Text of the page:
UK Prime Minister Boris Johnson has reduced the length of his visit to New Delhi, he was to spend a few days in India starting April 26 as part of a planned itinerary.
London: UK Prime Minister Boris Johnson has reduced the length of his visit to New Delhi at the end of this month due to the COVID-19 situation in India, Downing Street said on Wednesday. Johnson was to spend a few days in India starting April 26 as part of a planned itinerary, which is expected to include finalising a UK-India Enhanced Trade Partnership.
However, with the pandemic crisis in India taking a turn for the worse, the itinerary has had to be reworked and the major part of the high-level bilateral interactions, including bilateral talks with Prime Minister Narendra Modi, are now scheduled to be limited to New Delhi on April 26.
“We have been in close contact with the Indian government about the Prime Minister’s upcoming visit in light of the Covid situation in India. As a result of these discussions, the Prime Minister has made the decision to reduce the length of the visit, due to take place at the end of this month, to a shorter programme in New Delhi,” the Prime Minister’s spokesperson at 10 Downing Street said.
The programme will be focused on high-level discussions with the Indian government and Indian business leaders, the official said.
“We’ll set out more details in due course, but the visit will include a bilateral meeting with Prime Minister Modi.
“As with all the Prime Minister’s visits, his trip to India will prioritise the safety of those involved. All elements of the visit will be Covid secure,” the spokesperson said.
The 56-year-old UK prime minister is himself a COVID-19 survivor. In April, Johnson spent three nights in intensive care at a London hospital before being discharged.
The statement from Downing Street came on a day India registered the highest ever single-day spike in COVID-19 cases with 1,84,372 new infections.
On Wednesday, a single day spike of 1,84,372 coronavirus infections and 1,027 fatalities pushed India’s tally of cases to 1,38,73,825 and death toll to 1,72,085.
Last month, while addressing the virtual International Conference on Disaster Resilient Infrastructure (ICDRI) inaugurated by Prime Minister Modi, Johnson had said that the UK and India’s shared vision for a sustainable future will be among the issues on the agenda for talks during his upcoming visit.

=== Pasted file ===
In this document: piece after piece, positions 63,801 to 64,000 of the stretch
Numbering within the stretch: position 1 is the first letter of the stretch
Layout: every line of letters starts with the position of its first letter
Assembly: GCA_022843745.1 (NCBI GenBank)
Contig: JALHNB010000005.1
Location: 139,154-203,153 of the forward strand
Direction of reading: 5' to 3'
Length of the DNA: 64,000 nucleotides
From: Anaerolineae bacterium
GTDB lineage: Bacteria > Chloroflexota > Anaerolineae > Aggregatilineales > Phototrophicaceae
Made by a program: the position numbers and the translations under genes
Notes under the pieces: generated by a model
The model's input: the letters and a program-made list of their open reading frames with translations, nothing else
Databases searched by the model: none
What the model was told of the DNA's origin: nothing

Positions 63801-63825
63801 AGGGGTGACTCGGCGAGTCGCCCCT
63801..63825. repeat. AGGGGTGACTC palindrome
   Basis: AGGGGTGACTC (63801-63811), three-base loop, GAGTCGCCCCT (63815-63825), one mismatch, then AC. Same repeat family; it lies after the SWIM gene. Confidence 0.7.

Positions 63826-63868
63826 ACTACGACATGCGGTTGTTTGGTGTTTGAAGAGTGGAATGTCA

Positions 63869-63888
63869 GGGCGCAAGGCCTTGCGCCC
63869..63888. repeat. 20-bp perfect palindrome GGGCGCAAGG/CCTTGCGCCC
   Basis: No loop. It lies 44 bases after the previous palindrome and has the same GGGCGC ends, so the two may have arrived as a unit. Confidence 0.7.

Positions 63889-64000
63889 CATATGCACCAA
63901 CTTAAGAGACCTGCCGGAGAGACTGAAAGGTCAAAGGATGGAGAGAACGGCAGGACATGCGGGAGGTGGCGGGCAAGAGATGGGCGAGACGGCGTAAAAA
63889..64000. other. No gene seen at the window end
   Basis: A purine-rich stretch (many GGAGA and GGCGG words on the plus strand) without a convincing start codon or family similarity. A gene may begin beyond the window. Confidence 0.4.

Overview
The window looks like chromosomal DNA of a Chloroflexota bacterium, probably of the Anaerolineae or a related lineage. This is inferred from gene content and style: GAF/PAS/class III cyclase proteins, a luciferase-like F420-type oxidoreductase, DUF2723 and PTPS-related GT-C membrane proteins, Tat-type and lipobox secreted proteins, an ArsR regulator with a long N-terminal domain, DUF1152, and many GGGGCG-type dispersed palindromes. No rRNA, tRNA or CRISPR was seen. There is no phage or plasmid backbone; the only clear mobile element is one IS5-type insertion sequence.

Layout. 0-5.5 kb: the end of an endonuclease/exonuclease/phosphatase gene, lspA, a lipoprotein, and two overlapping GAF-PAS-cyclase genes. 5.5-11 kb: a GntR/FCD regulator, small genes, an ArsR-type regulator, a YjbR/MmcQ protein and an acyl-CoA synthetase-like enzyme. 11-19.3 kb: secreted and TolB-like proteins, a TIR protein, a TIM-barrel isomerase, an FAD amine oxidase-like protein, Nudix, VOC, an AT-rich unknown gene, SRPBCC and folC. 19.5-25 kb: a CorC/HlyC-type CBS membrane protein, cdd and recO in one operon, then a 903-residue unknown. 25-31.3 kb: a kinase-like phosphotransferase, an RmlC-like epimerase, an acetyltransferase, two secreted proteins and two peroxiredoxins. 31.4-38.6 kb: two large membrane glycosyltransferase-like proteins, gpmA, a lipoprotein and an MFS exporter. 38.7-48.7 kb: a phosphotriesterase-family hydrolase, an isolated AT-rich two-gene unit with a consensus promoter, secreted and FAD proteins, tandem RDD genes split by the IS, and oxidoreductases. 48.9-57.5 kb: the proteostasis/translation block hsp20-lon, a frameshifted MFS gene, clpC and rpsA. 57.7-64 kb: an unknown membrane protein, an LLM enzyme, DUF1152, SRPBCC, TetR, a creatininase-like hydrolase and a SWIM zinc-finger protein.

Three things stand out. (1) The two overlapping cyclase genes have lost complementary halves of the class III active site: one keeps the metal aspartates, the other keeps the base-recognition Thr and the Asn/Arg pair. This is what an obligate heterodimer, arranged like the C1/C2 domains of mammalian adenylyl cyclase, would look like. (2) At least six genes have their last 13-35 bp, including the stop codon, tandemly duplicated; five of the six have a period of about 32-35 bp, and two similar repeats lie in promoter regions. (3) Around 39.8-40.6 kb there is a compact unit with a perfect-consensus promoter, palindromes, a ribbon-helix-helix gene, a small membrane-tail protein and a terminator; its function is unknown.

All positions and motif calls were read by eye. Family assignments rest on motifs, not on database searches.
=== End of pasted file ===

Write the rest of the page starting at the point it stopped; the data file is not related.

“We have a shared vision for a sustainable future for our nations and global community and I very much look forward to discussing this and many other issues with Prime Minister Modi on my upcoming visit to India,” he said at the time.
The announcement of the visit, which had been postponed from a planned Republic Day tour in January due to the escalating COVID-19 crisis in the UK, came as the UK launched the conclusions of its integrated review of defence, security, development and foreign policy a post-Brexit policy vision that falls within a wider Global Britain agenda.
A central foreign policy shift included in the review is a definitive tilt towards the Indo-Pacific region as the ‘geopolitical centre of the world’.
“I am delighted to announce that I will visit India next month to strengthen our friendship with the world’s biggest democracy,” he said in a House of Commons statement on March 16.
British High Commissioner to India, Alex Ellis, recently said that the visit promises to be a very significant marking of a new kind of relationship across trade and investment as well as the exchange of people and ideas between India and the UK.
The envoy, who is in charge of finalising the prime ministerial visit agenda, highlighted several pillars of focus for the bilateral engagement, covering areas such as defence and security and climate action and healthcare, including cooperation in the area of COVID-19 vaccines.
“This is the first major bilateral visit that this Prime Minister would have made to any country outside the UK, that says quite a lot about the significance of the India relationship which he seeks,” Ellis said last month during a seminar organised by the London-based think tank International Institute for Strategic Studies (IISS).
“It is very exciting that he is coming. He was planning to come in January, but the Covid situation in the UK put paid to that, but he is very keen to come and we are really looking forward to what we hope will be a very significant marking of a new kind of relationship,” he added.